Police, firemen search for cause of explosion that collapsed building in Japan's Sapporo

Media reports said that the explosion on Sunday (Dec 16) may have involved propane gas tanks in the building where the blast occurred.
PHOTO: Reuters

TOKYO - Police and fire officials on Monday (Dec 17) searched for the cause of a dramatic explosion in the northern Japanese city of Sapporo that collapsed a building and injured 42 people.

Media reports said the Sunday night incident may have involved propane gas tanks in the building where the blast occurred. Sapporo police and fire officials said it was too early to say anything certain about the cause of the explosion.

Video posted on social media showed flames shooting up into the sky and debris-strewn streets.

"I heard a bang which sounded like thunder, and my condo was shaken," a man who lived nearby was quoted as saying by the Japan Times.

More than 40 injured in blast at Sapporo izakaya bar

  • More than 40 people were injured in a major explosion at a two-storey izakaya bar in Sapporo on Sunday night (Dec 16), Japanese media reports have said, citing local fire department officials.
  • Police are investigating the cause of the blast, suspected to be a gas explosion, that occurred at about 8.30pm local time (7.30pm Singapore time) at the izakaya Umi Sakura, located near the Hiragishi station on the Sapporo subway line.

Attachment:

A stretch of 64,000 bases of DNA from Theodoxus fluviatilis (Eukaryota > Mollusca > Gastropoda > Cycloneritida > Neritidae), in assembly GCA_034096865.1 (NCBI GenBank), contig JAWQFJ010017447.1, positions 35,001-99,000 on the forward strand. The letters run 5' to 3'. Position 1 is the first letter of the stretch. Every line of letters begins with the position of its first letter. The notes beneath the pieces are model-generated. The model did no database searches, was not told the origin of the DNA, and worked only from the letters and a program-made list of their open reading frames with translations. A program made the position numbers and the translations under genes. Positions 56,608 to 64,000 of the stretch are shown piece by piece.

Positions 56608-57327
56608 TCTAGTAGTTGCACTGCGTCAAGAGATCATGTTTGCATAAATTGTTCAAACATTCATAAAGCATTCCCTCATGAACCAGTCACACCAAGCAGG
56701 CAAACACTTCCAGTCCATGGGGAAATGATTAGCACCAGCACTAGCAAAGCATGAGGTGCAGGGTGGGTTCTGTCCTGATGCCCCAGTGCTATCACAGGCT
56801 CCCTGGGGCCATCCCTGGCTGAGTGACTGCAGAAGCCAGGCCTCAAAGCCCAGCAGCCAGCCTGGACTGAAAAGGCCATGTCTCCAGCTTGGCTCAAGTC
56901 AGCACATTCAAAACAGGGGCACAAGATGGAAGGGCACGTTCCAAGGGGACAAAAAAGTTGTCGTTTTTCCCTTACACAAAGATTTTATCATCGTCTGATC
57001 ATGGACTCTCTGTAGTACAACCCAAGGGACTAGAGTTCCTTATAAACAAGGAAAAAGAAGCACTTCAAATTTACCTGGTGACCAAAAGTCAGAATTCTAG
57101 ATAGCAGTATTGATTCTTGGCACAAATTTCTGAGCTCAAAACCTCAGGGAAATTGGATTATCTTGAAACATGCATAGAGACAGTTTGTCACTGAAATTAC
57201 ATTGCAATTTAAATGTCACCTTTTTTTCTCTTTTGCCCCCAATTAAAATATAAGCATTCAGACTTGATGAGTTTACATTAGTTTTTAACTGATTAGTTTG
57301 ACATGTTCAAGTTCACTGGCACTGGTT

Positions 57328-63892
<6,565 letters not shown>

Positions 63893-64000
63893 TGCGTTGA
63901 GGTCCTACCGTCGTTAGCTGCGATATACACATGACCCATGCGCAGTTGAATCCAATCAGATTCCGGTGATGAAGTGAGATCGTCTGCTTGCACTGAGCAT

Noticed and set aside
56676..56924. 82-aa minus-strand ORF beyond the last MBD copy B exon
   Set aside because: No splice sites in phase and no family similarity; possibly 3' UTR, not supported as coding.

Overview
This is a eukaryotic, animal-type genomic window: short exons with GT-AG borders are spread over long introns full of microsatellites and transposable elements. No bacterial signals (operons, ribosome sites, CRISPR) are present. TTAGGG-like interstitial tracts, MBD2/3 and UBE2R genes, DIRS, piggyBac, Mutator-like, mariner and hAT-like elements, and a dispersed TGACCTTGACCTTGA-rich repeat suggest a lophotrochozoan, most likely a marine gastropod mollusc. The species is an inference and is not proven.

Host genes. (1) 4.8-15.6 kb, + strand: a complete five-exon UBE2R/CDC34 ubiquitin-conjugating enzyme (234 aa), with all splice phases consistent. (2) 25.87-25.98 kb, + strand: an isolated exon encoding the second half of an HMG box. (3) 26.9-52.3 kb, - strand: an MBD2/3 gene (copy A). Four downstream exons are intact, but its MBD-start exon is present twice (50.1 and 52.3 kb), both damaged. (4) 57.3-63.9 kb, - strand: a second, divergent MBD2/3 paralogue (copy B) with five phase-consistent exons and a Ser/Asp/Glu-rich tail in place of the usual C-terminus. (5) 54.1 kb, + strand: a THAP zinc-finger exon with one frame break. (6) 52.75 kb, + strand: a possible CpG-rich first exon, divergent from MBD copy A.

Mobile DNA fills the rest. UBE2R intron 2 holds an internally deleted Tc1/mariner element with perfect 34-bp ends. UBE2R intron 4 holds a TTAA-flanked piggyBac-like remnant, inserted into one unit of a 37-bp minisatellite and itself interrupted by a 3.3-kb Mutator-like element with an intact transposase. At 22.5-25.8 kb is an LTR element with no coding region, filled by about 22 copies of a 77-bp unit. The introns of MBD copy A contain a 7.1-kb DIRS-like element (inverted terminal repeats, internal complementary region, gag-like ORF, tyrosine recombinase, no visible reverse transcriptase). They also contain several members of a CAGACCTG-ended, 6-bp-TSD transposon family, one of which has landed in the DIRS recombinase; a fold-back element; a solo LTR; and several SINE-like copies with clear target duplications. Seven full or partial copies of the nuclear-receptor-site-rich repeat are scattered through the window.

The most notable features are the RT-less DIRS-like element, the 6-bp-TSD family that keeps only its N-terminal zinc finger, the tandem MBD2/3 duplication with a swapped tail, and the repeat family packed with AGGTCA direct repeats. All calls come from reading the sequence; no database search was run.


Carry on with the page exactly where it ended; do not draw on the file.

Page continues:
• No deaths have been reported. Of the 42 reported casualties, 41 suffered light injuries while one has been seriously injured.
  • The explosion caused the 66-seater eatery to collapse. It also shattered the windows of nearby apartments and food and beverage outlets.
  • The Hokkaido Police Department and other emergency responders have issued evacuation orders to nearby diners and residents, warning of the possibility of further explosions.

One man suffered burns to his face but his life was not in danger, the police said. Most of the others were treated for superficial injuries.

Kyodo news agency reported that fire inspectors two months ago found that most of the building's tenants lacked evacuation gear as well as devices to warn of electrical short circuits.